Although the sea hasn’t bordered the course at The Royal Adelaide for some 10,000 years, it remains, like Royal Lytham & St Annes, more of a links course than an inland course. Royal Adelaide is a favourite golf course of many Australian golfers and it’s easy to see why.
Part of the above passage is a brief edited extract from The Finest Golf Courses of Asia and Australasia by James Spence. Reproduced with kind permission.
When you arrive at the club, you quickly feel like you belong there. It’s palpable how the members are proud of their club and its history. With such a low-key nature to the club, I quickly felt at home and all visitors are made extraordinarily welcome. With a rich history of hosting the Australian amateur championship and Australian open championships, this Alister MacKenzie layout has a lot going for it. The novelty of having an active train line running through the course didn’t disappoint as the train shuffled its way through the course on a number of occasions during our round. If only the passengers on that train were aware of how historic that stretch of railroad ties were that meandered through the golf course.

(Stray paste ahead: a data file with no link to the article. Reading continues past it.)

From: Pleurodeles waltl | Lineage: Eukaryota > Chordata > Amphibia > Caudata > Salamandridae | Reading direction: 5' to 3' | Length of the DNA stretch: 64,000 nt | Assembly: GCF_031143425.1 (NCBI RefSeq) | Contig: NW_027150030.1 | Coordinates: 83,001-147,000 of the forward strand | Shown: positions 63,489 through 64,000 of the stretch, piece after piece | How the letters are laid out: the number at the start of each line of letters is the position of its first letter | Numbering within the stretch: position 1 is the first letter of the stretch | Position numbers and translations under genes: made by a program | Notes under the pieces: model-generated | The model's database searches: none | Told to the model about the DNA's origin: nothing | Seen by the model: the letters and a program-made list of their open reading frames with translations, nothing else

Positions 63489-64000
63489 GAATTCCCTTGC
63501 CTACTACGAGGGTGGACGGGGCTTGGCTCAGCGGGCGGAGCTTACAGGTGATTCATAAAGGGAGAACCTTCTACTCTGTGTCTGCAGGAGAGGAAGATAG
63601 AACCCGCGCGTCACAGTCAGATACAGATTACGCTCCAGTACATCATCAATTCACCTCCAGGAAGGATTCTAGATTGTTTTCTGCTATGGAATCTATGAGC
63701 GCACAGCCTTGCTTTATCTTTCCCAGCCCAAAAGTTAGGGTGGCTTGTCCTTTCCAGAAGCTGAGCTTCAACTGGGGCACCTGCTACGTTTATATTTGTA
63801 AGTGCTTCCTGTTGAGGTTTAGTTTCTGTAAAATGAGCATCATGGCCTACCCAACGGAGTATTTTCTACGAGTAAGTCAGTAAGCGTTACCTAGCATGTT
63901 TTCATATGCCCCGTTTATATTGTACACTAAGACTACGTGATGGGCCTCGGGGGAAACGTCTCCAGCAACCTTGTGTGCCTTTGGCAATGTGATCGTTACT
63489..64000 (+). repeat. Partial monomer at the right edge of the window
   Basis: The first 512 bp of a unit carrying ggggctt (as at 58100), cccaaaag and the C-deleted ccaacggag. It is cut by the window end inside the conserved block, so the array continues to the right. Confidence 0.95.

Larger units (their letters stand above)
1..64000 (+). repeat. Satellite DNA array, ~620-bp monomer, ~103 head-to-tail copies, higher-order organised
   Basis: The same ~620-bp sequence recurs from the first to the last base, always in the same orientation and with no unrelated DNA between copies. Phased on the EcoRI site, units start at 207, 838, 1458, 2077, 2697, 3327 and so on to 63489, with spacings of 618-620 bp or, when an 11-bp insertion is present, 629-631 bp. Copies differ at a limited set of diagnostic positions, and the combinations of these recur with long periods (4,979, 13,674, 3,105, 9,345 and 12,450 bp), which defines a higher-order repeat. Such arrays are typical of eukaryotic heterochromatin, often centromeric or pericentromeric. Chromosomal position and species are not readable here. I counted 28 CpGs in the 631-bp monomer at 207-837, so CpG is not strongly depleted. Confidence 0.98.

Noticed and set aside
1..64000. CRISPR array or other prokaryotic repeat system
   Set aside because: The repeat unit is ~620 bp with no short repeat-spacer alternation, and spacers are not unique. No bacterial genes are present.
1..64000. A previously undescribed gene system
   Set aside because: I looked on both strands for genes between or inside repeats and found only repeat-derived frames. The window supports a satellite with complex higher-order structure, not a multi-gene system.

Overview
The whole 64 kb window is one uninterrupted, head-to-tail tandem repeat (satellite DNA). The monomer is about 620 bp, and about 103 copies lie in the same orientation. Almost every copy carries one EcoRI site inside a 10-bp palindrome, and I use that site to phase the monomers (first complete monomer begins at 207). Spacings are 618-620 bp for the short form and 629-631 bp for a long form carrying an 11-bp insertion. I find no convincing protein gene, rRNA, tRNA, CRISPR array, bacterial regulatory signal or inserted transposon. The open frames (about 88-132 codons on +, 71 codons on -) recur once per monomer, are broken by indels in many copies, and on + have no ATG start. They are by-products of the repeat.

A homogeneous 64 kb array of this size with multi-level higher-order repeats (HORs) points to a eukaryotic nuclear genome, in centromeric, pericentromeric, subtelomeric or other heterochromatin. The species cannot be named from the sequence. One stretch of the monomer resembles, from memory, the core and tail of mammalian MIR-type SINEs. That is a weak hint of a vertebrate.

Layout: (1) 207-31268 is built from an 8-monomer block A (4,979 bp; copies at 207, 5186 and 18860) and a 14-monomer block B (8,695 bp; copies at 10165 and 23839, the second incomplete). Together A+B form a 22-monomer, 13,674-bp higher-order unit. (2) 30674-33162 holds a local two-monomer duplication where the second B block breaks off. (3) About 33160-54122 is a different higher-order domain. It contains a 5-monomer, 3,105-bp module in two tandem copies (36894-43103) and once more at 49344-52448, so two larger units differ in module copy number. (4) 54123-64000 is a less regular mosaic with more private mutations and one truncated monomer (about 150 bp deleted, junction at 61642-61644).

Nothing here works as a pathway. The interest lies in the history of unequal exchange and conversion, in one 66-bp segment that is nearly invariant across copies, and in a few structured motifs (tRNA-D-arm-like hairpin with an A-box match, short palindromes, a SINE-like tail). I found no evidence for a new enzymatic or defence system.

When Dr. MacKenzie visited the club during the Golden Age, he re-routed many of the holes to take advantage of the natural sand dunes, much to the delight of the golfing population. The short 3rd hole, barely 300 yards from the tips, is arguably amongst the short-list of greatest par 4s in the world without a bunker and is your first experience of playing through the dunes. The wise man will leave the driver in the bag. During the Open, the club grew the rough up along the dunes surrounding the green, which wreaks havoc with even the slightest of wayward tee shots.
An honourable mention goes for the tee shot on number 4, the tee box was lowered and you play back through the dunes over a hill through a corridor of tall trees, with the landing area nowhere to be seen. It is quite a striking visual compared to the openness of so many other tee shots. On the front side, the 4th through the 6th are a very tough stretch of long par fours, especially the 6th hole, tipping out at 440 yards.
With a wind in our faces, and a back pin, even the best of players would be proud to hit this green in regulation. Tom Doak has been working on a number of holes at Royal Adelaide over the past year. On the 6th hole, which mostly runs parallel to number 4, he joined a portion of the two fairways together so it’s one larger apron. Furthermore, there used to be a large bunker on the right side of number 6, which has now been filled in per consultation with Tom and his team. It was interesting to see old photographs of the 6th hole in the clubhouse to witness how it has evolved over time. In addition to number 3, the other signature hole on the front side is the spectacular par three 7th hole. The front of the green is surrounded by a ring of pot bunkers which is an impressive sight. The new blue tee is lower and back to the left of the old tee box, offering a new view of the hole over the sandy wasteland.
Click the link to read Fergal’s full report on Royal Adelaide